Case Letter

Multiple Subcutaneous Dermoid Cysts

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Practice Points

  • The majority of dermoid cysts are congenital; however, they may be acquired from traumatic implantation of epidermal elements into the dermis.
  • The most common location for dermoid cysts is the lateral third of the eyebrows; however, they also may occur on the mid forehead, scalp, nose, anterior neck, and trunk.
  • Imaging studies may be needed to rule out intracranial or intraspinal extension of dermoid cysts, particularly for those presenting in the midline.


 

References

To the Editor:

A 30-year-old man with no notable medical history presented to the dermatology clinic with multiple subcutaneous nodules on the forehead of 5 years’ duration. He reported no history of forehead trauma or manipulation of the lesions, and there was no accompanying pruritis, pain, erythema, or purulent discharge. There was no family history of skin or gastrointestinal tract tumors. On physical examination, the patient had 5 firm, flesh-colored to yellow nodules measuring approximately 0.2 to 1.5 cm in diameter without central punctae scattered over the central forehead (Figure 1). Due to cosmetic concerns, the patient elected to pursue surgical excision of the lesions, which occurred over several office visits. During surgical excision, the lesions were found to be smooth, encapsulated, and mobile, and they were excised without surgical complication. Histopathologic examination showed subcutaneous cysts lined by squamous epithelium with associated sebaceous glands (Figure 2A) and hair follicles in the cyst lumen (Figure 2B). These findings confirmed the diagnosis of multiple subcutaneous dermoid cysts.

Figure 1. Subcutaneous dermoid cysts. Multiple flesh-colored to yellow nodules without central punctae scattered over the central forehead.

Figure 2. A, Histopathology showed subcutaneous dermoid cysts lined by squamous epithelium with associated sebaceous glands (H&E, original magnification ×4). B, Accompanying hair follicles were seen in the cyst lumen (H&E, original magnification ×10).

Dermoid cysts are relatively uncommon, benign tumors consisting of tissue derived from ectodermal and mesodermal germ cell layers. Dermoid cysts may be distinguished from teratomas, which may contain tissues derived from all 3 germ cell layers and typically consist of types of tissues foreign to the site of origin, such as dental, thyroid, gastrointestinal, or neural tissue.1,2 The majority of dermoid cysts are congenitally developed along the lines of embryologic fusion due to an error in the division of the ectoderm and mesoderm3,4; however, some dermoid cysts may be acquired from epidermal elements being traumatically implanted into the dermis.5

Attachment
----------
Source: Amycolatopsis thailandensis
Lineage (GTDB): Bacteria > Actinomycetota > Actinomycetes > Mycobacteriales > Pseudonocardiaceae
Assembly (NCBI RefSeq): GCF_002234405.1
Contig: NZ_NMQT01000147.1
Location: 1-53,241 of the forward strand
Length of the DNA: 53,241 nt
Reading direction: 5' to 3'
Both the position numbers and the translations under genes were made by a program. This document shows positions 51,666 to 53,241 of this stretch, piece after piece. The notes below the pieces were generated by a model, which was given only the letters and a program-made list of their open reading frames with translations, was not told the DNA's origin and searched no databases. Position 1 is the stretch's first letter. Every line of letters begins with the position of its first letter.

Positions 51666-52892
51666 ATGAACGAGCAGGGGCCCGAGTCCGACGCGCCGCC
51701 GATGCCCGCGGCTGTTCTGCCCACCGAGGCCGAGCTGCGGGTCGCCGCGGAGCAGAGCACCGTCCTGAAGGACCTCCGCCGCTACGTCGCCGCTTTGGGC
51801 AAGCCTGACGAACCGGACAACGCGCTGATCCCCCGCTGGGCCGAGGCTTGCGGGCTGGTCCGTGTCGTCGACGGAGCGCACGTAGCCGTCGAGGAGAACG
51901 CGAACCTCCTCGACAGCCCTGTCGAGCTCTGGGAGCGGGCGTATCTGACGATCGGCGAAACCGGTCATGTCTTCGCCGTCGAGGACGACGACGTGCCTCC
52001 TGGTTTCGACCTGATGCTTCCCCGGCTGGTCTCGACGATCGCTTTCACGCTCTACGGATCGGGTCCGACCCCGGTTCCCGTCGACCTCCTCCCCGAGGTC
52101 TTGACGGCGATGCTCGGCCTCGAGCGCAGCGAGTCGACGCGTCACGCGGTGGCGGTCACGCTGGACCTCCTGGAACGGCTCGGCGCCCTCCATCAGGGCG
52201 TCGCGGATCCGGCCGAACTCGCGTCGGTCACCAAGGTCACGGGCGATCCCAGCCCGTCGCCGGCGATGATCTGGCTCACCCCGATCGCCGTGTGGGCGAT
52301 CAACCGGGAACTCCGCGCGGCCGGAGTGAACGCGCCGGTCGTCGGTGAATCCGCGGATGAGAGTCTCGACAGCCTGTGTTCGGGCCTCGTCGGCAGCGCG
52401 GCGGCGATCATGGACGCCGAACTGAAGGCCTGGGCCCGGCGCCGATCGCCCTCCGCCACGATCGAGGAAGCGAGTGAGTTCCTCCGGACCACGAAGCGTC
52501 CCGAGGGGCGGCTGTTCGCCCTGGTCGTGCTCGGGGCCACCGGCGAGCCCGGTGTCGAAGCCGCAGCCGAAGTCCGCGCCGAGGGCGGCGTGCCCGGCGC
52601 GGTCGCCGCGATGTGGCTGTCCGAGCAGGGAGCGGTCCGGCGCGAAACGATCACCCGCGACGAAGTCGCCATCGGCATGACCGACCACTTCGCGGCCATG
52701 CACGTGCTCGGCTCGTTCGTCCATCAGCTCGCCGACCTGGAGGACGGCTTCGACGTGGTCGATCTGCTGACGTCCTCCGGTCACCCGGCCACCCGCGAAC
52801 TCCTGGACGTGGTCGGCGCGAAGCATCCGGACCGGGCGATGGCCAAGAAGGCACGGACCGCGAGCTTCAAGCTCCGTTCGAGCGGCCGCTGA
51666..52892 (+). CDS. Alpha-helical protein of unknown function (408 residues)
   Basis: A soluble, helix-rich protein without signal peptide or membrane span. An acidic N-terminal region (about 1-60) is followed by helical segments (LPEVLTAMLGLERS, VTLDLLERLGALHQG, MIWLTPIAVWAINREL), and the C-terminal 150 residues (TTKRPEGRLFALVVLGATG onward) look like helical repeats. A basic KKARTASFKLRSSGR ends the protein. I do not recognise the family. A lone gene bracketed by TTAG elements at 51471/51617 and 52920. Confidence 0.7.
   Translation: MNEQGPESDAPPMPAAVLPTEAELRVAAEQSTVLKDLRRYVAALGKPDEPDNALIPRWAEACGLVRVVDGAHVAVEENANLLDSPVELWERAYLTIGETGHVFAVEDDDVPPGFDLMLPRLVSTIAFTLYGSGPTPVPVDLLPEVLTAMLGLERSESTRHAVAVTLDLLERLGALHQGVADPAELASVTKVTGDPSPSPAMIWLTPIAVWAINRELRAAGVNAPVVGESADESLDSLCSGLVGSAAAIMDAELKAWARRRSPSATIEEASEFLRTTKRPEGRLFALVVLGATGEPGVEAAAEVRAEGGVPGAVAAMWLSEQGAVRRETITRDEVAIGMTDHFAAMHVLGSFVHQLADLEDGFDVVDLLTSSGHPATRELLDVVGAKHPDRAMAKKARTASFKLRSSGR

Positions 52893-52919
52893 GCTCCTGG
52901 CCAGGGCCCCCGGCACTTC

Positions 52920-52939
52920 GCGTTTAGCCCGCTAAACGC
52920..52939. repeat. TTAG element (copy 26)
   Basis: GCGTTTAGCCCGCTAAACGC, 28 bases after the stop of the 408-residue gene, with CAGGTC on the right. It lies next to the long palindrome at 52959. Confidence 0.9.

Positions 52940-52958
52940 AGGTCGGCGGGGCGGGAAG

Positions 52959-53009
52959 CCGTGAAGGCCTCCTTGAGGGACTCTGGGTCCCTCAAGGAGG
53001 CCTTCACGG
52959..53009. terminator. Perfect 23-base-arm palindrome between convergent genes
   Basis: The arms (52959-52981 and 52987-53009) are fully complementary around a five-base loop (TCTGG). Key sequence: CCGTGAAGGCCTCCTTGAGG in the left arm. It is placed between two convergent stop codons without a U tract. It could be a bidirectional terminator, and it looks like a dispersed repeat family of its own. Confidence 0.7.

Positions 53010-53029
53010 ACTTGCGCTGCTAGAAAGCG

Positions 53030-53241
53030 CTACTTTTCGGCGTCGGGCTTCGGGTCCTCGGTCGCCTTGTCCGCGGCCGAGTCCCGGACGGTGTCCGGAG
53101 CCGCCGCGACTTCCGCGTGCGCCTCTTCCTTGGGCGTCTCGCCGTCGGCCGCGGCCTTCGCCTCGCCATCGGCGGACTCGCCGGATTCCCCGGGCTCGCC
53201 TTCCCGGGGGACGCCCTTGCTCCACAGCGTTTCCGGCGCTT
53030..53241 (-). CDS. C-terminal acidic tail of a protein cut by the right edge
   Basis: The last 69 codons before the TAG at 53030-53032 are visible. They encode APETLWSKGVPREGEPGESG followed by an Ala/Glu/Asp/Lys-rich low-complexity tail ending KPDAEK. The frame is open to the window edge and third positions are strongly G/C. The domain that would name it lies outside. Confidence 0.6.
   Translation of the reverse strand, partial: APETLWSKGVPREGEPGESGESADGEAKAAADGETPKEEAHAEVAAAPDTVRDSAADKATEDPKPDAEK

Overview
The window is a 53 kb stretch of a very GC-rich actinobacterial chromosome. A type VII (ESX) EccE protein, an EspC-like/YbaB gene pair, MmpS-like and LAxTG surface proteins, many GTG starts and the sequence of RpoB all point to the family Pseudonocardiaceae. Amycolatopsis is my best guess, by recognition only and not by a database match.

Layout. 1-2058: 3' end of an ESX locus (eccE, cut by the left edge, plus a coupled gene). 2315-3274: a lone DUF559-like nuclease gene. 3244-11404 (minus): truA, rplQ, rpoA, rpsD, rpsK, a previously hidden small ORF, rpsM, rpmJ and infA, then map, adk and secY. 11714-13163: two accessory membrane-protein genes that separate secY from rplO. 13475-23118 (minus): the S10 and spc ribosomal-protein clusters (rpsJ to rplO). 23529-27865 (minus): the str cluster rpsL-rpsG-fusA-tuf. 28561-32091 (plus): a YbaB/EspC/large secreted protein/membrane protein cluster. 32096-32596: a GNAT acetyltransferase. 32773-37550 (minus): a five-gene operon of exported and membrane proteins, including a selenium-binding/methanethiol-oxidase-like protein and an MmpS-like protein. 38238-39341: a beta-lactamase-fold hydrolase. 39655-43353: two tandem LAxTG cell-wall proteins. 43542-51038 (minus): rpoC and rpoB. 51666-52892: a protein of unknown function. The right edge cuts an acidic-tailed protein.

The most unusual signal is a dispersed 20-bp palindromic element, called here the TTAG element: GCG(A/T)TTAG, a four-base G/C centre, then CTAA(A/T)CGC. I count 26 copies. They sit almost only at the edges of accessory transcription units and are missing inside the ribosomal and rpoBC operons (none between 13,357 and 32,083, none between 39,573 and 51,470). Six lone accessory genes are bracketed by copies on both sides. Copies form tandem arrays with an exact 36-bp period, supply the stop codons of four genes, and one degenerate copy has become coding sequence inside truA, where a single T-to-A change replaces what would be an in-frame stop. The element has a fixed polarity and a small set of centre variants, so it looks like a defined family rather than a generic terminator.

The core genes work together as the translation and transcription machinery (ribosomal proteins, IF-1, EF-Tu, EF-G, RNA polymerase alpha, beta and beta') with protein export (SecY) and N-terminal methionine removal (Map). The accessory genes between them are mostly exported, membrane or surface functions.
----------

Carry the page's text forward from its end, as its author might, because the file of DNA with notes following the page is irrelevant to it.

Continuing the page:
Our patient’s presentation with multiple dermoid cysts was atypical, as dermoid cysts are almost always solitary tumors. A similar case was reported in a 41-year-old man who developed multiple dermoid cysts on the forehead over a 20-year period.This patient also was otherwise healthy, denied prior trauma to the forehead, and reported no family history of skin or gastrointestinal tract tumors.5

Another unusual feature in our case was the location of the dermoid cysts on the central forehead. The most common location for dermoid cysts is the lateral third of the eyebrows (47%–70% of cases).1,4,6-10 These cysts occur because of sequestration of the surface ectoderm during fusion along the naso-optic groove.2 Dermoid cysts also have been noted in other anatomical areas such as the scalp, nose, anterior neck, and trunk.6

Dermoid cysts tend to be small, round, smooth, and slowly growing until sudden enlargement prompts surgical evaluation.4,6 During surgical excision, they often are fixed to the underlying bone but also may be freely mobile, as in our patient.6 Histopathologic examination reveals a stratified squamous epithelium with associated adnexal structures such as sebaceous glands or hair follicles.1 Smooth muscle fibers, prominent vascular stroma, small nerves, and collagen and elastic fibers also may be found within the lumen of dermoid cysts.2

In some cases, dermoid cysts may be invasive and carry the risk of bony erosion, intracranial extension, osteomyelitis, meningitis, or cerebral abscess. Imaging studies sometimes are needed to rule out intracranial or intraspinal extension, particularly for midline dermoid cysts.6 The standard of treatment for dermoid cysts is surgical excision and complete enucleation without disruption of the cyst wall; however, invasive dermoid cysts may require endoscopic excision, orbitotomy, or craniotomy.4,6

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